Floor time

by Krista Parker, RN,BScN, Public Health Nurse

Sedentary behaviour is the new term we are hearing lots about. Sedentary behaviour is time spent not moving, like sitting for example. Did you know it impacts babies as well? Canadian Guidelines suggest that babies 0-1 years should limit their sedentary time and should have no screen time.

Movement is important to our health and it starts right from birth. Movement in the early years lays the foundation for our movement for the rest of our life. Babies develop in a certain pattern from head to toe. For example, babies will first hold their heads up, then roll, then sit, and finally walk. When we disrupt this pattern it can have impacts to their health. Two of the most common problems we see in the early years is baby flat head (plagiocephaly) and neck stiffness (torticollis). The chance of a baby experiencing these issues increases when they have a lot of sedentary behaviour.

There are many ways to prevent motor (muscle movement) problems and promote strong development. One way is with tummy time while baby is awake. This allows baby to strengthen neck muscles and muscles of the upper body. Other ways are to allow babies free play. Avoid using infant equipment for longer than 20 minutes a day. Infant equipment like chairs, swings and jumpers can force babies to move in limited ways which prevents them from reaching their full range of motion and strength. Allowing infants free play allows them the opportunity to explore their world in a safe way.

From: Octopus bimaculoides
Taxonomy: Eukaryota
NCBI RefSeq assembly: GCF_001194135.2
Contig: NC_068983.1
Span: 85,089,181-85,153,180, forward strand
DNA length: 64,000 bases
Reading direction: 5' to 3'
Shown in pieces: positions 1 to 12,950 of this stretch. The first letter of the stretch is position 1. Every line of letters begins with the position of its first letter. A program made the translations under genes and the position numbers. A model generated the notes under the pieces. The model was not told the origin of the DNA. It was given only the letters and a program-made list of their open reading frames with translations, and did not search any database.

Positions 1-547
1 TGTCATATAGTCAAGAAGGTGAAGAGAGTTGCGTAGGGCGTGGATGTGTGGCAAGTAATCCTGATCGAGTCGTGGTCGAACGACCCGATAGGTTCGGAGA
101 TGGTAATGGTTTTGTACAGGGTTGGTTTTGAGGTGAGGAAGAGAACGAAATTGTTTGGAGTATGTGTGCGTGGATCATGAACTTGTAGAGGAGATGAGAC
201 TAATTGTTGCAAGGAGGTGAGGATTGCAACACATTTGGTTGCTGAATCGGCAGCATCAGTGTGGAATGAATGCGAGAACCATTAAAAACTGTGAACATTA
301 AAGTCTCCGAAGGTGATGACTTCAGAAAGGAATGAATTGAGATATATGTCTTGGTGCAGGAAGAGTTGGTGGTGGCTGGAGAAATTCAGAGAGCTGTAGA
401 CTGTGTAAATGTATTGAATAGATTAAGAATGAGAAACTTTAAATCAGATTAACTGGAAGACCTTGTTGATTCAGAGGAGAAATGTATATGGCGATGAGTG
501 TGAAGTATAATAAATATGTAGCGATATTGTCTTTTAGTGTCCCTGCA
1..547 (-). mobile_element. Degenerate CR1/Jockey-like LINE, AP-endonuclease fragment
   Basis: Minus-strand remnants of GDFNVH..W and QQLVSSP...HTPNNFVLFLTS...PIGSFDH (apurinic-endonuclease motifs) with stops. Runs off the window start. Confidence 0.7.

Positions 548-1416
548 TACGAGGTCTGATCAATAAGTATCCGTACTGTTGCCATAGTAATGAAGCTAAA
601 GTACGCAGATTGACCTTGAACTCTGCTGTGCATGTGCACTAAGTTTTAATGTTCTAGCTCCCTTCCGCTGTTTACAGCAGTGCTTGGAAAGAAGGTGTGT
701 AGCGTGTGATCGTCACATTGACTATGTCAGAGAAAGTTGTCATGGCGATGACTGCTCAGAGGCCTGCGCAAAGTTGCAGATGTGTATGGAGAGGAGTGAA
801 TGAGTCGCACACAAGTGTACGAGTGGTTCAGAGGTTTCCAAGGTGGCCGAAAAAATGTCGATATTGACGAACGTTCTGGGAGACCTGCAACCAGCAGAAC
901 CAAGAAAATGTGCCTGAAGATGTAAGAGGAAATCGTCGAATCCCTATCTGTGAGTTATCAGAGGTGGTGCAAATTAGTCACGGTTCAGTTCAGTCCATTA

Active play is good for babies in many ways. According to the Canadian Sedentary Guidelines active babies maintain a healthy body weight, develop social skills, behave better, and improve learning, attention and language skills.

Top tips on encouraging infant movement include, limit infant equipment use, keep screens out of bedrooms, start tummy time in the early days, get involved in playtime with your child, and during long car rides stop for active breaks.

If you have concerns about your infant’s development contact Chatham-Kent Public Health Unit at 519.352.7270.


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